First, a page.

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North East Shadow MPC Delivers Majority Verdict To Hold Interest Rates For June


The North East Shadow Monetary Policy Committee (MPC) has delivered a majority verdict to maintain the current rate of interest, in line with the Bank of England's own MPC announcement. 

North East Shadow MPC Vote to Hold Interest Rates in JuneThe North East Shadow Monetary Policy Committee (MPC) has delivered a majority verdict to maintain the current rate of interest, in line with the Bank of England's own MPC announcement. 
A partnership between the North East Chamber of Commerce, the Institute of Chartered Accountants England and Wales (ICAEW) and The Northern Echo, the North East Shadow MPC looks at the region's economy and gives experts from a variety of sectors the opportunity to argue their case for a shift, or hold, in the rate.

The lack of recovery in the economy and the continuing challenges facing the eurozone have led to a general consensus among members that interest rates should be held at their current level to help facilitate growth in UK markets.

However, a couple of members believe that a shift in the current rate of interest is necessary.

John Elliott, Trustee of the Ebac Foundation, said:

"Interest rates should be a reasonable figure for savers and borrowers circa 5%. The Treasury and the Bank of England should stop fooling themselves, believing they can solve the structural problems in our economy by ridiculously low interest rates. Our economy won't fulfil its potential by adjustments; it needs a radical change."

David Coates, Managing Director of Newsquest North East, believes that interest rates should fall and there should be another bout of quantitative easing to help stabilise the economy. He said:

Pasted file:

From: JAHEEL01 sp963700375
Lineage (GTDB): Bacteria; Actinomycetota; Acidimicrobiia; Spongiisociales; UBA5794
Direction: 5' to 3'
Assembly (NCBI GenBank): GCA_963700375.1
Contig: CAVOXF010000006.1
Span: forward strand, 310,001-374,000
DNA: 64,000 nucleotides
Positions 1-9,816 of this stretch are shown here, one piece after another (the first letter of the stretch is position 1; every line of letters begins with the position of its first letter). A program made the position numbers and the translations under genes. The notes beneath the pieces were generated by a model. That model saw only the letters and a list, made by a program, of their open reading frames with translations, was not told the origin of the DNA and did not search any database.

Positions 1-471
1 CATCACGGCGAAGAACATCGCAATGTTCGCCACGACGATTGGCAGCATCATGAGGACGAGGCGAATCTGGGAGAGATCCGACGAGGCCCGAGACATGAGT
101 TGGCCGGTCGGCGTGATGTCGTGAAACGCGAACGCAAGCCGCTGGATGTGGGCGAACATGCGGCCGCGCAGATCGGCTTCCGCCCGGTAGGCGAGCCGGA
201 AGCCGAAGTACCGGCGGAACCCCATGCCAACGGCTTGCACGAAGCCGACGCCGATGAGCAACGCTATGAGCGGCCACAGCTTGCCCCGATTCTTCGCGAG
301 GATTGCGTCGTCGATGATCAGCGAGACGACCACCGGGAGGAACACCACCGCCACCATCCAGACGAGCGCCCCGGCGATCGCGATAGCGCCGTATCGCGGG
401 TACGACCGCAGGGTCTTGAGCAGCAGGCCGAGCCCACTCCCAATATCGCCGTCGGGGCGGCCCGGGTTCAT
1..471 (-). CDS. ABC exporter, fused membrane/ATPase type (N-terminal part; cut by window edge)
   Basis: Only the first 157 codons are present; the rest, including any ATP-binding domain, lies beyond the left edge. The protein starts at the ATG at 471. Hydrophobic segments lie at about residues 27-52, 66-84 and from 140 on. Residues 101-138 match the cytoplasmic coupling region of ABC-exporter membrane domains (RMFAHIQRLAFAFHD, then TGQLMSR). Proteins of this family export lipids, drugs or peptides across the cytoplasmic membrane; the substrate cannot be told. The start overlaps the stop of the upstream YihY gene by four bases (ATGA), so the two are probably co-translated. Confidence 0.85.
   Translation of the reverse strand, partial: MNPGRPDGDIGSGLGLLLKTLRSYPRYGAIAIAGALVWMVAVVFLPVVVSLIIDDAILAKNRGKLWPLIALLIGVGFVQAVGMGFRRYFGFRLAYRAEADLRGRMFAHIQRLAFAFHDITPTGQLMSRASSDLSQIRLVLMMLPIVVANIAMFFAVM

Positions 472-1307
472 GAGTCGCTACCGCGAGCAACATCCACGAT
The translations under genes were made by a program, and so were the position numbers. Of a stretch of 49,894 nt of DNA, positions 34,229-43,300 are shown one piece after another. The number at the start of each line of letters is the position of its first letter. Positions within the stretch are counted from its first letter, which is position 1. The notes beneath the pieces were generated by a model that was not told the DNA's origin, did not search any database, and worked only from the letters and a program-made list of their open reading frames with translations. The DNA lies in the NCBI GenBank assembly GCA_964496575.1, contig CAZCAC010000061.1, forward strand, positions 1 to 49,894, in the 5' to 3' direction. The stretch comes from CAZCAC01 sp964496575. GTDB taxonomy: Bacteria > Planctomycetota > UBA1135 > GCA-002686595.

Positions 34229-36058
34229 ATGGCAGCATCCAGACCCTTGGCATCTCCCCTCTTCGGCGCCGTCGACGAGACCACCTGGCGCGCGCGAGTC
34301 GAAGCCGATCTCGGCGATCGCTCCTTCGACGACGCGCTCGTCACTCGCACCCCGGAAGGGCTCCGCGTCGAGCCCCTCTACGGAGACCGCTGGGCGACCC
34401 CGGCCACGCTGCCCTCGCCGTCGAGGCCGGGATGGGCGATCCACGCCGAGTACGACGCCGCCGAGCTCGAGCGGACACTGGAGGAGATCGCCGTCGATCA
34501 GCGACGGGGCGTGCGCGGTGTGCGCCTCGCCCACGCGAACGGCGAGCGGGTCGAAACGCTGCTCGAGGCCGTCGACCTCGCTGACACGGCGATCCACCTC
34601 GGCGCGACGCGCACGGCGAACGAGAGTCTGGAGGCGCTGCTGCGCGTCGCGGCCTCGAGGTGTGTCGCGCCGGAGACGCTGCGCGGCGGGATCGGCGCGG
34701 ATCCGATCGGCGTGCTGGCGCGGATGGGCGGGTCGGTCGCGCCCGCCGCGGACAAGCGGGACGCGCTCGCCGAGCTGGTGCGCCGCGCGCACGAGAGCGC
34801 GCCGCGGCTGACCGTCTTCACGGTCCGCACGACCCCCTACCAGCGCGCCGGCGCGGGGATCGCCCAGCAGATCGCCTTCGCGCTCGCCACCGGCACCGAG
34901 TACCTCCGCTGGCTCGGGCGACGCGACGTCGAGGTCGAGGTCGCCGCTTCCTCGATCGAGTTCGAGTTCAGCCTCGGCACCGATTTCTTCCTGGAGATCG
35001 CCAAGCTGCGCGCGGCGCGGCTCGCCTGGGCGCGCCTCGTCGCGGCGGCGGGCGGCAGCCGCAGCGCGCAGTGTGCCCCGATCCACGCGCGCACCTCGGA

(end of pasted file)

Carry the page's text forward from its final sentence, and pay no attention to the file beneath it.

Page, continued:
"The continuing Euro crisis means there is now a compelling case for a further rate reduction and stimulus from the Bank of England. The changing political environment in Europe has the potential to destabilise an already uneasy situation meaning that policymakers need to act quickly to calm the markets. I believe that we're in a situation which will require various levels of intervention from the bank for years before things start to normalise."

He added:

"With reference to our business, our revenues are not really growing yet, but they appear to have stopped getting worse!"

Keith Proudfoot, Northern Regional Director of ICAEW, led the majority decision to call for a hold. He commented:

"While IMF suggested that dropping interest rates will stimulate the economy, I don't think they can go any lower. We actually need a third lever beyond interest rates and quantitative easing to kick-start the economy."

"Our recent ICAEW survey suggested that our members in the region are quite confident about the future and there are strong forecasts for growth in terms of factors such as exports. On the other hand, we are concerned that businesses are not investing and when they don't invest, it portrays a lack of confidence. To encourage and increase confidence in our economy, I'd like to see some tax incentives, such as greater capital allowances, to help stimulate investment, and as such, growth of businesses and the economy."

Ross Smith, Director of Policy at the North East Chamber of Commerce, agrees. He said:

"We've seen a drop in inflation due to short term factors, which means that inflation probably won't continue to fall as quickly as it has been. Nevertheless, there hasn't been great pressure on inflation from wages in the North East so the inflation we have seen is mainly imported which won't be affected by a change in interest rates."

He added: